14 April - updates from our investment partners
- 14th April 2020
We expect markets to be reasonably patient with earnings results that are impacted by the broad economic impact but continue to favour sectors that can show defensiveness.
What has happened
Global equities rallied further yesterday but the US continued to lead the charge with a 3% gain. To give you some context to how sizeable this relative US rally has been, the US index is now off 12% from the start of the year compared to Europe which is closer to 25%. This reflects the willingness of the US to produce outsized stimulus, both fiscal and monetary, to combat coronavirus which stands in sharp contrast to the difficulty Europe is facing in producing coordinated responses alongside the raft of political challenges the bloc faces. The structural economic issues within the Eurozone also makes it particularly exposed to any global downturn in growth. Whilst markets are weaker today the general theme is an increased focus on when lockdowns will begin to be lifted in Europe and the US. Markets appreciated comments from Kudlow suggesting that announcements over a plan to reopen the economy will be announced in a matter of days.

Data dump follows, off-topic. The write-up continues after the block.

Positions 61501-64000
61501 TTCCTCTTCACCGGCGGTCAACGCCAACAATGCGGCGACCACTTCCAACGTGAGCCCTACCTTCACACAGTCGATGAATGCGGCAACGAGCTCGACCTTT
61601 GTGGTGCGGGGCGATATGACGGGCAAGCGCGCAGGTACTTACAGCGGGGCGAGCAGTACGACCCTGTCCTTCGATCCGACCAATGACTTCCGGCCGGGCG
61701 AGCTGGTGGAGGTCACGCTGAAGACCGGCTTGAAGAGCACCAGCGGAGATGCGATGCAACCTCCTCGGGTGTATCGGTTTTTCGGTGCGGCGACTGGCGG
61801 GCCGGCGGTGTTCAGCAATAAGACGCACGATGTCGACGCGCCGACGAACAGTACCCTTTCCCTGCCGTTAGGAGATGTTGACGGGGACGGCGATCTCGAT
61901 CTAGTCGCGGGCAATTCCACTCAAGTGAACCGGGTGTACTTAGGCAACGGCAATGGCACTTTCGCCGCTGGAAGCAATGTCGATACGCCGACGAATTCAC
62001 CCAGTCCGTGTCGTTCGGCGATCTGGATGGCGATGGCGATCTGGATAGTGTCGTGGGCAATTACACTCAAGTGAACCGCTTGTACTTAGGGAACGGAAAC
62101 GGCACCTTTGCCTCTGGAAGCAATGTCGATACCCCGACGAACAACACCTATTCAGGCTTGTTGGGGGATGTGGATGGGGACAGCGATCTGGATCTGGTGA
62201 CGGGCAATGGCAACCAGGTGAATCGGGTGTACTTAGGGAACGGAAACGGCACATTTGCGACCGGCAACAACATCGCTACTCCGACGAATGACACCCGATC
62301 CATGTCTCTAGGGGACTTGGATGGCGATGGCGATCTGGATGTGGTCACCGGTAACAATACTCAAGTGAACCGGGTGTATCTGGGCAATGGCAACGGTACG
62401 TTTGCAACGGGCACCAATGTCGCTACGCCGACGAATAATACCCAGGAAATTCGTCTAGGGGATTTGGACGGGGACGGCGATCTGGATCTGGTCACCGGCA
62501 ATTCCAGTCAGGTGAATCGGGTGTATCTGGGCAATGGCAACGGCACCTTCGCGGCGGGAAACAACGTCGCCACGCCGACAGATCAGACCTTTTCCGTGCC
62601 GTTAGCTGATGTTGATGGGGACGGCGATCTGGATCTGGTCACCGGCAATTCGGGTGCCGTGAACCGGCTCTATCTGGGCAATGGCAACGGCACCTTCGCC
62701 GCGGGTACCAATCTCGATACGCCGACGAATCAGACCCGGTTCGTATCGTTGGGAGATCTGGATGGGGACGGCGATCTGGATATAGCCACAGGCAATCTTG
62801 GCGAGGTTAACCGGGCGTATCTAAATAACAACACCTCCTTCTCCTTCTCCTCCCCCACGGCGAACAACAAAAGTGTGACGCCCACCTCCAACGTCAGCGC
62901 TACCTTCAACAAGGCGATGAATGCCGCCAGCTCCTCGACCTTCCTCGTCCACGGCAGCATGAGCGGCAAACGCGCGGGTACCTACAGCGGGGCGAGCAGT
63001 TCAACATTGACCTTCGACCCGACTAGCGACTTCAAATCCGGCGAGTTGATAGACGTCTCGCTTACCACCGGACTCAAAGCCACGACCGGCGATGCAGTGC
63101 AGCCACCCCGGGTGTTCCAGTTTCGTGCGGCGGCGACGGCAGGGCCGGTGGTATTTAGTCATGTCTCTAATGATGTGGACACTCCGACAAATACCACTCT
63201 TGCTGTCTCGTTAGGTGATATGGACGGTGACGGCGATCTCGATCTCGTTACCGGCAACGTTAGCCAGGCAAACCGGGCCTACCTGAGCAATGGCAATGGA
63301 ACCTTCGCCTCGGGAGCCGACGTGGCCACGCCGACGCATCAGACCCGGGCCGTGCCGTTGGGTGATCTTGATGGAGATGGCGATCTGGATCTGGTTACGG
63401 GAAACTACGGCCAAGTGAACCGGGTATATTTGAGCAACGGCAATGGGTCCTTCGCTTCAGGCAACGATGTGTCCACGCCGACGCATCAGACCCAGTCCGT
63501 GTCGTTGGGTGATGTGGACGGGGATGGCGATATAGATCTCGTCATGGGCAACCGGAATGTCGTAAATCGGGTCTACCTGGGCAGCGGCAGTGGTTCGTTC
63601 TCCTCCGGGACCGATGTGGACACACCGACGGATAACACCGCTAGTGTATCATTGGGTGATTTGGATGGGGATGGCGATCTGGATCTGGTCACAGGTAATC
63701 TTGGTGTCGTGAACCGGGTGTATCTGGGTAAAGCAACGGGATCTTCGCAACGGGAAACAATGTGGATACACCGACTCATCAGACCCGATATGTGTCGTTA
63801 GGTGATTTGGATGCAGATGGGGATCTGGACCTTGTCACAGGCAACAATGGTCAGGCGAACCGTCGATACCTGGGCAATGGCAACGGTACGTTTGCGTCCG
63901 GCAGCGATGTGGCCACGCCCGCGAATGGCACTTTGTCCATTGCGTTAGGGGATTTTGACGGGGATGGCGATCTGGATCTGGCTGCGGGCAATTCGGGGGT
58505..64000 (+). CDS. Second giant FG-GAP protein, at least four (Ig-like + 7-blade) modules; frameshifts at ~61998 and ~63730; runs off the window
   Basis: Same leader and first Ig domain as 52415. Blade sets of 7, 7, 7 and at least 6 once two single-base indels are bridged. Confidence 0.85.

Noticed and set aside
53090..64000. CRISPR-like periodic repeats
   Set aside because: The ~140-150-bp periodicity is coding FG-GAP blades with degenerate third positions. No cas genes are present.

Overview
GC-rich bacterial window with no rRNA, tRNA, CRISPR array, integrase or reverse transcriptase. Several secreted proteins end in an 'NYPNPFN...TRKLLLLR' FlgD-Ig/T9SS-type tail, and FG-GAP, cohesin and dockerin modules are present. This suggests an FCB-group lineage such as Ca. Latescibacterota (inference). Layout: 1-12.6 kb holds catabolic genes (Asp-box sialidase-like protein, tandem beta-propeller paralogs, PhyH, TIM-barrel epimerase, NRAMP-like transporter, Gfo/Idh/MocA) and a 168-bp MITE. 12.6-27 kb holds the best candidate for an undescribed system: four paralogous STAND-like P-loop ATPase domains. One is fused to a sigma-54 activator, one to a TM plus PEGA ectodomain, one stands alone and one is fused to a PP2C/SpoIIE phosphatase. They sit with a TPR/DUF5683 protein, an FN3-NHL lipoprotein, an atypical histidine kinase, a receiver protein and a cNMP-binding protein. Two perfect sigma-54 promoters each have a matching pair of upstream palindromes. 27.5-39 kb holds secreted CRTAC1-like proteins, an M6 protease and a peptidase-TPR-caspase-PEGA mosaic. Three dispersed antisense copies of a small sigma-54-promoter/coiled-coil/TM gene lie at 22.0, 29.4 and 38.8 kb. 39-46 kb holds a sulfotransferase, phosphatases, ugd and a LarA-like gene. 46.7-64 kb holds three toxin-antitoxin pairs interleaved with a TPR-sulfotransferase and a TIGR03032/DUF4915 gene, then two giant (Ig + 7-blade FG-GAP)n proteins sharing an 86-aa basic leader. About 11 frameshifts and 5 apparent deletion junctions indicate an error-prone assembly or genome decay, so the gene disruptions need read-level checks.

What will earnings look like
Whilst the near-term economic impacts of coronavirus are not the main concern of investors at the moment we are starting to see the impact on corporates earnings. With the start of US Q1 Earnings season there have been a fair number of sectoral moves even if they have been masked by the broader risk on mood of the last two weeks. As is tradition, banks led the releases with JP Morgan one of the first to show a 69% reduction in net income compared to Q1 of 2019. As equity and credit markets saw increased volatility this led to higher volumes and therefore trading revenues however it was insufficient to offset weaker segments that were more closely tied to the level of broader economic activity. Banks fell by over 3% in aggregate however Technology continues to perform with that sector up over 4% reflecting expectations that earnings would be more insulated from the downturn.
What does Brooks Macdonald think
Markets are now expecting a reopening of most major economies in 2 to 3 weeks’ time. The risk is to the downside here as this is probably the earliest date that can work for the US and UK given the need to develop and deploy a higher rate of testing but also contact tracing technology. We expect markets to be reasonably patient with earnings results that are impacted by the broad economic impact but continue to favour sectors that can show defensiveness.
All data and figures referred to in our news section are correct at the date of publishing and should not be relied upon as still current.